With that math, you’d need at least 200 bad panels before you decide to go through this exercise. And remember, this is a linear problem; the more bad panels you collect the more your costs go up in a (generally) linear fashion.
Bottom line? Unless there’s a systemic issue with a manufacturing run and you’ve got crate loads of bad panels, it almost never makes economic sense to do a thermal scan on a modern solar power plant specifically looking for bad panels.
Thermal scans shine most brightly in two realms:
First in system commissioning when a power plant is either first brought online or sold to another party.
Nobody wants to buy a nice new car with scratched paint and nobody should be buying a solar power plant that has broken panels. Developers and construction managers should withhold a minimum of 5% of payment to solar manufacturers until the final thermal commissioning has been completed. Buyers of legacy solar assets should absolutely demand a thermal scan before making an offer.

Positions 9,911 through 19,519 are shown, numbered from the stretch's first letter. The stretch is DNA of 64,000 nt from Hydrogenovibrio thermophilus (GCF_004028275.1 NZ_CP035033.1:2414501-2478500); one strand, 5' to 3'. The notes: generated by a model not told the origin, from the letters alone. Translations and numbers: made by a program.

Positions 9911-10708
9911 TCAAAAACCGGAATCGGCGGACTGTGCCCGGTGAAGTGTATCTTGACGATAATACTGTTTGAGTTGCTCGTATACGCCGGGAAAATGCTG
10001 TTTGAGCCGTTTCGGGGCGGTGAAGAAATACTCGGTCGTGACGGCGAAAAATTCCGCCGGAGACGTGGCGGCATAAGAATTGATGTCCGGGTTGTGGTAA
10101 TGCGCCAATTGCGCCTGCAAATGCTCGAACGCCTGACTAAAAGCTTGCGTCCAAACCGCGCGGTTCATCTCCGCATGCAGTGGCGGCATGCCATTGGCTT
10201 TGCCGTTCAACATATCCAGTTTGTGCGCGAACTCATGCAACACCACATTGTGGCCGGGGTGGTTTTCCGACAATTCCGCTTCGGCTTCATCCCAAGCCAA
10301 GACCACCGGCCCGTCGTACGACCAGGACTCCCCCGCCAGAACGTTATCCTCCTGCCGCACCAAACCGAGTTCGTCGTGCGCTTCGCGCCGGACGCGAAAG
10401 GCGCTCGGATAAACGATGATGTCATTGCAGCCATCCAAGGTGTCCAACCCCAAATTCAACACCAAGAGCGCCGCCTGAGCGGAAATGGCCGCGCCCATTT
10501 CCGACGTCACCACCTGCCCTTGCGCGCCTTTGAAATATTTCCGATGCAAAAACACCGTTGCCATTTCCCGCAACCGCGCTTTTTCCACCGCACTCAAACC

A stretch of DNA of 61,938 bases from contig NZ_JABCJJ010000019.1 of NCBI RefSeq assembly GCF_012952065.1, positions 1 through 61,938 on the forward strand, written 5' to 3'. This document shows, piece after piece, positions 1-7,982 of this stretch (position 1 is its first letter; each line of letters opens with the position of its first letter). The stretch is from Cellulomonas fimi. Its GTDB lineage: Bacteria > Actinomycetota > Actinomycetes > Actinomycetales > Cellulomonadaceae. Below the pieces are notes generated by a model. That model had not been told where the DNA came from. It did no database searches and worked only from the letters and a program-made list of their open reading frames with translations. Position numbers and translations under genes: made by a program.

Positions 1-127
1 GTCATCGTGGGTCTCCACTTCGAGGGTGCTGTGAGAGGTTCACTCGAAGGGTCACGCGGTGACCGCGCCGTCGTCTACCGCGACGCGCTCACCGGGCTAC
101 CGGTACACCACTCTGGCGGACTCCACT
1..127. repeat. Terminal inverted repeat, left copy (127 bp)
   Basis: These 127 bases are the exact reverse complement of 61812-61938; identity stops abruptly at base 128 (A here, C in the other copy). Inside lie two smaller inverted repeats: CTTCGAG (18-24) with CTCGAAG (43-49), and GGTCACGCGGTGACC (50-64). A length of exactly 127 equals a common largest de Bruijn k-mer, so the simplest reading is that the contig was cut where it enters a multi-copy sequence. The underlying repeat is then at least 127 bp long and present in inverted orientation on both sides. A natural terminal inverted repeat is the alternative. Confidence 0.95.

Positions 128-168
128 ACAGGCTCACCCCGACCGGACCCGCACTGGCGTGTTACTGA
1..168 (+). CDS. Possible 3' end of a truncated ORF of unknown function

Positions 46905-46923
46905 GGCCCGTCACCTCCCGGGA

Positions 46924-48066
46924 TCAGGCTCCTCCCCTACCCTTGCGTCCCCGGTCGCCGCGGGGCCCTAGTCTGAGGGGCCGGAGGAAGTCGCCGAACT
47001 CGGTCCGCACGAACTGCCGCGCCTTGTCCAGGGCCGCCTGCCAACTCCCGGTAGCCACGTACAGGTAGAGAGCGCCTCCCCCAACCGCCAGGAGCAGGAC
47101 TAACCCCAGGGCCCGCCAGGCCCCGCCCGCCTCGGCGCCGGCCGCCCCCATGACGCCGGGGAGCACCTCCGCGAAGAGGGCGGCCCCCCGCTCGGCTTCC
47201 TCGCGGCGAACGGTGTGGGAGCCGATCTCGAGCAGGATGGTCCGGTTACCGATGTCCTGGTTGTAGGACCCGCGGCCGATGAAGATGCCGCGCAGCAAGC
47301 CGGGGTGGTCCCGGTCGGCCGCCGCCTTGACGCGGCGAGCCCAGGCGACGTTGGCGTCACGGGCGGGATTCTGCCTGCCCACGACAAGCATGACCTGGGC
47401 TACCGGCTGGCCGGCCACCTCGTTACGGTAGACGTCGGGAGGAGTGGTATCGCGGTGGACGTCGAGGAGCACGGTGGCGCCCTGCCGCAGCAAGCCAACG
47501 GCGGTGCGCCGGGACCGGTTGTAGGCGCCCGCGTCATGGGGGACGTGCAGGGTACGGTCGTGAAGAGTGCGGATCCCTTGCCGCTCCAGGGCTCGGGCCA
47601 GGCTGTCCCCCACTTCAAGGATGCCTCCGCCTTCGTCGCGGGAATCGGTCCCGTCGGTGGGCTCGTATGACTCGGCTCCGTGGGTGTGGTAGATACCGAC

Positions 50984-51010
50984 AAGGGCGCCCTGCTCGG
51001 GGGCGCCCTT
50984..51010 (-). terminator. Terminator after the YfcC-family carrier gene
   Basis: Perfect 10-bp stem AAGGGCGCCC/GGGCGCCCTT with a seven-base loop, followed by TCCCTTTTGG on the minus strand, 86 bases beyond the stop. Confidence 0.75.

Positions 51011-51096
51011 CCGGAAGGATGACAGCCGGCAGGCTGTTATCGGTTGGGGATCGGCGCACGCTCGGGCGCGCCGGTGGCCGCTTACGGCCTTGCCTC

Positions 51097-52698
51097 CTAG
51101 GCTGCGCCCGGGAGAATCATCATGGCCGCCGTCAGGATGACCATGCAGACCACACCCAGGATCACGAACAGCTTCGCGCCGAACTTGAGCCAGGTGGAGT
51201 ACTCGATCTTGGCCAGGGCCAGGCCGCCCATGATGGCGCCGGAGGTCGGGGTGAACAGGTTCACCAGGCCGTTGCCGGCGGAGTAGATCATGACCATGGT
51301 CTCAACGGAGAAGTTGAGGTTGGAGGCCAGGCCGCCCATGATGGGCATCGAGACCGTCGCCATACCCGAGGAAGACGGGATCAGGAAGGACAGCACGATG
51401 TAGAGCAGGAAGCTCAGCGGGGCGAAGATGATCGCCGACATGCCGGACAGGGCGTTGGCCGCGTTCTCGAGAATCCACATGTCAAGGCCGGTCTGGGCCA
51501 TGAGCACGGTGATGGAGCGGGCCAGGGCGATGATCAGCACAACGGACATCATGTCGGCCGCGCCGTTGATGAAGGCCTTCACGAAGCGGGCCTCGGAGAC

Second when doing an annual thermal scan during operations to identify big blocks of offline capacity which are otherwise hard to sort through and find with traditional telemetry. Not true you say? We consistently see strings, tables and subarrays offline when conducting our thermal scans, despite some of the best telemetry systems, installed and running at solar plants.
At Precision XYZ, we build a complete financial pro-forma for every power plant we work on. This is true whether we’re scanning the site for thermal anomalies or conducting a survey for a large utility scale plant.
For thermal scans in particular, this provides the owner the peace of mind to know that we’re not going to waste their time and money on a report that tells them to spend $5,000 to save $2,000.
It’s also why we provide a simple online thermal financial calculator so that anyone evaluating a thermal inspection can quickly answer 4 basic questions to find out whether you’re getting value or simply paying a price.